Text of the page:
Socrates disputing, detail of The School of Athens,
Fresco in the Stanza della Segnatura, Vatican Palace, c. 1508-9

The Socratic Professor's Toolkit

1. The Socratic Questioning Method

Once the Socratic professor has questioned the values, principles, and beliefs of his/her students, identifying the moral institutions that shape the way they think about the world, these beliefs can be continually put to the test as new information enters that can alter or cause one to question previously held beliefs, which when held for a given period of time turn into systems of thought or habitual algorithms by which information is processed. 

Each piece of new information allows students and professors the opportunity to question the logic of abstractions which are held up for comparison. It is not about challenging the student's beliefs as much as it is challenging the information the student and teacher have adopted as knowledge. When knowledge is perceived as fluid, changing form as it travels through different experiences (thought systems, geographical constraints, gender necessities, etc.), the opportunity to examine the information presents itself to the true Socratician. The purpose of the Socratic inquiry is not merely to question and challenge, an activity that is often times disasterously met with opposition and aggression, but rather to question and challenge concepts so that they may remain fluid, i.e., true concepts of which we are free to adopt or not.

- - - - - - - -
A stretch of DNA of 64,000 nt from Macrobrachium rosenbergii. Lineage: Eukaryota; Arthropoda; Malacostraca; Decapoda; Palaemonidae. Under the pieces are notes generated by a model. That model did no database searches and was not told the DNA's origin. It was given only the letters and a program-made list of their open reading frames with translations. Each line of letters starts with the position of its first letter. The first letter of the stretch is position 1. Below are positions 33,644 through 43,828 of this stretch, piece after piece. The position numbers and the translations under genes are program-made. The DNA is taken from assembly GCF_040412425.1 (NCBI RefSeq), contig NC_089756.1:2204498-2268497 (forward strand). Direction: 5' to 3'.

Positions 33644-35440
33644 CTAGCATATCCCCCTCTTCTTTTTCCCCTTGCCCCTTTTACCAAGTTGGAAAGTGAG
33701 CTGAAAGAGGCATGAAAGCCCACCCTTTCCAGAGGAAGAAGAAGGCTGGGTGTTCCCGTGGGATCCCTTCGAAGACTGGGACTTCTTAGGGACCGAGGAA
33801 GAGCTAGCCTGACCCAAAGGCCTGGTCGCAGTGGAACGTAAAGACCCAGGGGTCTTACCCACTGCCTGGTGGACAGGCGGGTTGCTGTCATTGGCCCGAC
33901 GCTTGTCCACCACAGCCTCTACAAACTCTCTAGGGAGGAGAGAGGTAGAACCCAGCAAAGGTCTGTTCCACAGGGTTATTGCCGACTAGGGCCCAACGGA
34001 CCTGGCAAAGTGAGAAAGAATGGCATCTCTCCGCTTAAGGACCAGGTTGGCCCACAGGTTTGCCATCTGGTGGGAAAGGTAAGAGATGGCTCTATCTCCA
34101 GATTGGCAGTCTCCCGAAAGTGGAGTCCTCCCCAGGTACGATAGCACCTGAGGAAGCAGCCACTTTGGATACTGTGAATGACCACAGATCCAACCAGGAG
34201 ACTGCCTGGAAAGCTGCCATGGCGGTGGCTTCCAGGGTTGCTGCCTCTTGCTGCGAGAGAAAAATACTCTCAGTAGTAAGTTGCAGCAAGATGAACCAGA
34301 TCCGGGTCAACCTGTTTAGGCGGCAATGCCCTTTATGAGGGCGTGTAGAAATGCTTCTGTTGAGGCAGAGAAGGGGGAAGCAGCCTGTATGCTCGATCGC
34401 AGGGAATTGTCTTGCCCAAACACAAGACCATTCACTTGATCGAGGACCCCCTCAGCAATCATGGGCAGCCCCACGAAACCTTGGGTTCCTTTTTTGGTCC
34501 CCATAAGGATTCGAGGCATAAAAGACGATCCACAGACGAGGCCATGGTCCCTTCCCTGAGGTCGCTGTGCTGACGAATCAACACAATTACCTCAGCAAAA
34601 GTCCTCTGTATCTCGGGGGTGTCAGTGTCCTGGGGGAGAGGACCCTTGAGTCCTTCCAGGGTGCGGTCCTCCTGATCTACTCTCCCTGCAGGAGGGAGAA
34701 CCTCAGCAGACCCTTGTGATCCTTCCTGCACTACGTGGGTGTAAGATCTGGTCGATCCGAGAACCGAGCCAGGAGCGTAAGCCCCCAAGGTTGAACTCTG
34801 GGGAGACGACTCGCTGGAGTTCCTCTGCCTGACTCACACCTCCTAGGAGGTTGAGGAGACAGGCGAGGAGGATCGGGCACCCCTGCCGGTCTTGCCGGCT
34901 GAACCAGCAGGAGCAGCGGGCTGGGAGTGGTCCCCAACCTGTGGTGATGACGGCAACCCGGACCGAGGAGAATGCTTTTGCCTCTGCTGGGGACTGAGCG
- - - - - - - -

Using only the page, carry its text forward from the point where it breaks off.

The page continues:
The Death of Socrates, 1787
Jacques-Louis David (1748-1825)
The Metropolitan Museum of Art

2. The Morality of the Socratic Method

Socratic inquiry follows an ad hominem style. Rather than constructing arguments or asking questions designed to convince individuals toward a specific conclusion, Socratic inquiry personalizes propositions and abstractions, probing instead the underlying values and beliefs of each inquirer. It is in this way that biases can be cleansed off the surface of the information or data, leaving behind root knowledge that can more easily be examined in and of itself as well as its relationship to other knowledge.